Housing Secretary Shaun Donovan and Transportation Secretary Ray LaHood stood in front of an Amtrak electrical station in a New Jersey swamp to make their point: any structure more than half destroyed by Sandy that is being rebuilt with federal funds, must be lifted higher than before. The new standards require a building owner to consult an updated FEMA flood map, find the new recommended height for his structure and then lift it a foot above that.
LaHood explained why: "So that people don't have to go through the same heartache and headache and backache that it's taken to rebuild."
LaHood says the Amtrak electrical plant, which was knocked out by Sandy, will be lifted several feet at a cost of $25 million. A statement from the Hurricane Sandy Rebuilding Task Force has details on the new standards:
WASHINGTON – Today, the Hurricane Sandy Rebuilding Task Force announced that all Sandy-related rebuilding projects funded by the supplemental spending bill must meet a single uniform flood risk reduction standard. The standard, which is informed by the best science and best practices including assessments taken following Hurricane Sandy and brings the federal standard into alignment with many state and local standards already in place, takes into account the increased risk the region is facing from extreme weather events, sea level rise and other impacts of climate change and applies to the rebuilding of structures that were substantially damaged and will be repaired or rebuilt with federal funding. As a result, the new standard will require residential, commercial, or infrastructure projects that are applying for federal dollars to account for increased flood risk resulting from a variety of factors by elevating or otherwise flood-proofing to one foot above the elevation recommended by the most recent available federal flood guidance.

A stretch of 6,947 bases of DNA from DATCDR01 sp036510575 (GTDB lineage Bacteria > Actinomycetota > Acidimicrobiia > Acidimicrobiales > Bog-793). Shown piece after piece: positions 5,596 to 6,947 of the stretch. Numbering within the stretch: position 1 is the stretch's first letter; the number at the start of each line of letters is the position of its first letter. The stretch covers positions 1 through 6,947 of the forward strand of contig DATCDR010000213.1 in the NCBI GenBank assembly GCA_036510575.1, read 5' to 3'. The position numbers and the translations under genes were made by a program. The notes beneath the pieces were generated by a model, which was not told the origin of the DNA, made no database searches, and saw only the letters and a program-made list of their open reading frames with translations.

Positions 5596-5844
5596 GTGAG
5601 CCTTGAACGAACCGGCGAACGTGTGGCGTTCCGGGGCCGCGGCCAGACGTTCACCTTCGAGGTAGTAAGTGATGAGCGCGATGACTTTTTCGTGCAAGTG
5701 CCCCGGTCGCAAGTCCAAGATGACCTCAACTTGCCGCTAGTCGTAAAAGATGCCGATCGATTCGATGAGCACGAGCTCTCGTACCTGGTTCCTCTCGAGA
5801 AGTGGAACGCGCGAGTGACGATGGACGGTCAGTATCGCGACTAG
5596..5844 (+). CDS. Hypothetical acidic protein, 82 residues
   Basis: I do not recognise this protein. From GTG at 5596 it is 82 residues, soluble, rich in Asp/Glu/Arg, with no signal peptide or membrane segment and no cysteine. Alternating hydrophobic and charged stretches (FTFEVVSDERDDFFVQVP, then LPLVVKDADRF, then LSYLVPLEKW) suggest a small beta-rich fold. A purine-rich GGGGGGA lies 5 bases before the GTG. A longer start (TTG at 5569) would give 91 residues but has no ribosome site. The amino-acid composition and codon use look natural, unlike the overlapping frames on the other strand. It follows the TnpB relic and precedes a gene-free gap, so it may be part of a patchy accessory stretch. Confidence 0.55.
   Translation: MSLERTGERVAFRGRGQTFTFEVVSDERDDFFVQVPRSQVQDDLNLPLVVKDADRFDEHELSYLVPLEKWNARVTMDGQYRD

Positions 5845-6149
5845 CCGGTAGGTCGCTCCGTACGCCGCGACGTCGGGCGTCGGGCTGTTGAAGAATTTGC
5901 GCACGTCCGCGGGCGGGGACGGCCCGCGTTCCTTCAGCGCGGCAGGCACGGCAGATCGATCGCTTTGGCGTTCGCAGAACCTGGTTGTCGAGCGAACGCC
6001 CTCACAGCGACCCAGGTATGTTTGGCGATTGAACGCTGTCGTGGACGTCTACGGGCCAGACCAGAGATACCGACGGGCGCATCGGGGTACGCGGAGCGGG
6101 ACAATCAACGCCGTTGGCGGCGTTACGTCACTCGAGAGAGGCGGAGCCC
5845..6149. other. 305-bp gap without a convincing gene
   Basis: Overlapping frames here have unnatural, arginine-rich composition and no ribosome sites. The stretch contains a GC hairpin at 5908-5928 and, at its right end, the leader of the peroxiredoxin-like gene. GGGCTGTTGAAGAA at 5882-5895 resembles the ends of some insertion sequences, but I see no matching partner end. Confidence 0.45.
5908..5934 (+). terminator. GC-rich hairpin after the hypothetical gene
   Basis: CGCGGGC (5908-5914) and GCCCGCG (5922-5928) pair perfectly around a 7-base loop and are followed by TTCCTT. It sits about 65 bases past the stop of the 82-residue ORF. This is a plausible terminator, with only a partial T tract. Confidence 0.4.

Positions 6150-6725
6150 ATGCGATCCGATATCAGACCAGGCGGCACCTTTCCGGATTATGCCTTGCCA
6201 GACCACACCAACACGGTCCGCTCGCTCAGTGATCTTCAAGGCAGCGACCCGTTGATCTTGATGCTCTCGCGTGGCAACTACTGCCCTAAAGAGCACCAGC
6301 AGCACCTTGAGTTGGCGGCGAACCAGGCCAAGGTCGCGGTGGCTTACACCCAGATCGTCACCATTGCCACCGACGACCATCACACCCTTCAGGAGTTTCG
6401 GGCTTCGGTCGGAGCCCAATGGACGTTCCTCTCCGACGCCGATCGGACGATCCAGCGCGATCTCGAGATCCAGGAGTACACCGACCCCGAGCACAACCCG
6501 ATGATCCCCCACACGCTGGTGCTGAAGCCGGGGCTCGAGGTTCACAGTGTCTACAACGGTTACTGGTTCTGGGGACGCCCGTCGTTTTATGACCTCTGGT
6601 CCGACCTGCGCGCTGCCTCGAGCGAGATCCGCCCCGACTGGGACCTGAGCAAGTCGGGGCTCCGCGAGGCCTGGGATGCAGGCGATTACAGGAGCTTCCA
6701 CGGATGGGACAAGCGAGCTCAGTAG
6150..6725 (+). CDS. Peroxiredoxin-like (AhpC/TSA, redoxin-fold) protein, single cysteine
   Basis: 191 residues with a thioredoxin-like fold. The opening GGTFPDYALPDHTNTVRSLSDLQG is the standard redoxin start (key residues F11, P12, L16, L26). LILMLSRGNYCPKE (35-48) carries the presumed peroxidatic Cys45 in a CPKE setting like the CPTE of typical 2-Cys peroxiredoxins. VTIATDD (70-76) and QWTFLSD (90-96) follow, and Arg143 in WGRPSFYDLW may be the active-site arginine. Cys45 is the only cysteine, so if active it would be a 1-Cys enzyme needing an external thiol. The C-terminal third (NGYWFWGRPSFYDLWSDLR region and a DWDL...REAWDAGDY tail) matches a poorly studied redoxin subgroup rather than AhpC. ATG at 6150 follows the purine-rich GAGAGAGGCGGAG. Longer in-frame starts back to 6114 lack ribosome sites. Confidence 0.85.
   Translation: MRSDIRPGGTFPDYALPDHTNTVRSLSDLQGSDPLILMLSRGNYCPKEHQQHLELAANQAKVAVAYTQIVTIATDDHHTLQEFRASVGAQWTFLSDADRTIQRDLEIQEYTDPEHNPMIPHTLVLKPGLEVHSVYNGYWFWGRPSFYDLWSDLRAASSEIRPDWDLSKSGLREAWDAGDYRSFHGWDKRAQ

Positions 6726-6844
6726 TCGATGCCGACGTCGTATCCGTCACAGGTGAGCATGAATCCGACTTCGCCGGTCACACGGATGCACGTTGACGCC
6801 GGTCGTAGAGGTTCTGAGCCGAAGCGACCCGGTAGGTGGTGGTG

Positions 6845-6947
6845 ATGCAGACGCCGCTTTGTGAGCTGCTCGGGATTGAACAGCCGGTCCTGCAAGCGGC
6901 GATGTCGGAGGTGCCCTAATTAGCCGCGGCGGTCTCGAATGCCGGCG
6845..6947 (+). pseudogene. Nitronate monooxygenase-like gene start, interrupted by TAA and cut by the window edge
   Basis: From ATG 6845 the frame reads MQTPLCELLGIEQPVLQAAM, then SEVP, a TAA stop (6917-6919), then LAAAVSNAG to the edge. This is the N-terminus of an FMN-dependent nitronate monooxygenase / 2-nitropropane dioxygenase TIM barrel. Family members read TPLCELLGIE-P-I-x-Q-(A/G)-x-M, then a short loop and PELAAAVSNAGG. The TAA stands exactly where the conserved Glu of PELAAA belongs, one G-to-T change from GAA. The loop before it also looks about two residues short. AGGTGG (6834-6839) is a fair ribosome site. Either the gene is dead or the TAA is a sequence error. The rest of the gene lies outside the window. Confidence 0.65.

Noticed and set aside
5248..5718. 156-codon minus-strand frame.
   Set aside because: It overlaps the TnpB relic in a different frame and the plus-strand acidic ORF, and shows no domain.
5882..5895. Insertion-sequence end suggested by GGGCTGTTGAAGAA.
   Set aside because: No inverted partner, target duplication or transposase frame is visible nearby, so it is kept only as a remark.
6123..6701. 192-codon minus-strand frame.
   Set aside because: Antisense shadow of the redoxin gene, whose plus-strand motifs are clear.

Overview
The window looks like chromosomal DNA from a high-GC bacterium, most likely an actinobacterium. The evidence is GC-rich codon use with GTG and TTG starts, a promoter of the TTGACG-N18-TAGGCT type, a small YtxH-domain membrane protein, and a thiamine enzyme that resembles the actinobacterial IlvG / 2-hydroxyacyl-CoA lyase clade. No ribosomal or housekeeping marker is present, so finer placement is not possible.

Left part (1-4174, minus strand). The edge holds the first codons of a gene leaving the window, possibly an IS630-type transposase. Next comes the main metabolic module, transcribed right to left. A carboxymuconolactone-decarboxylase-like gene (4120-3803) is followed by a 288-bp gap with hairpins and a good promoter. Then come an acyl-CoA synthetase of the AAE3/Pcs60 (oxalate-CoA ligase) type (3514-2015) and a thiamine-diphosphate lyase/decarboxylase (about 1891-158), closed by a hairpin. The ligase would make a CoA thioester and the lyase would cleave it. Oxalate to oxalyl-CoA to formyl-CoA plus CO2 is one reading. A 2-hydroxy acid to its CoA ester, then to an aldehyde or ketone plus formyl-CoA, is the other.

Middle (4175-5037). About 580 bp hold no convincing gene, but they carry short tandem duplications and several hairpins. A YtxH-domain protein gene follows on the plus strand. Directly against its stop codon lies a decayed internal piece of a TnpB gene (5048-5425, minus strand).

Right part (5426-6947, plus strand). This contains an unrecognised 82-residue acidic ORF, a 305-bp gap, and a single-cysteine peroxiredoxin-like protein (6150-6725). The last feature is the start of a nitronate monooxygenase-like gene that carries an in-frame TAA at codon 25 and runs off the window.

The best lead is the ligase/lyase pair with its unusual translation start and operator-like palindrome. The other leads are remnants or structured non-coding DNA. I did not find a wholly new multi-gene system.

This is the same standard that many communities in the region, including the entire state of New Jersey, have already adopted – meaning federally funded rebuilding projects in the impacted region often already must comply with this standard. In fact, some communities require rebuilding higher than this minimum standard and if they do so, that stricter standard would supersede this standard as the minimum requirement.
“Communities across the region are taking steps to address the risks posed by climate change and the Federal Government needs to be a partner in that effort by setting a single clear standard for how federal funds will be used in rebuilding,” said Housing and Urban Development Secretary Shaun Donovan, who also chairs the Hurricane Sandy Rebuilding Task Force. “Providing this guaranteed minimum level of protection will help us safeguard our investment and, more importantly, will help communities ensure they are better able to withstand future storms.”
“President Obama has called on us to invest in our nation’s infrastructure—and that includes ensuring that our transit systems, roads, rails and bridges are built to last,” said Transportation Secretary LaHood, who joined Secretary Donovan in making the announcement in New Jersey today. “The flood risk reduction standard is a common sense guideline that will save money over the long-term and ensure that our transportation systems are more resilient for the future.”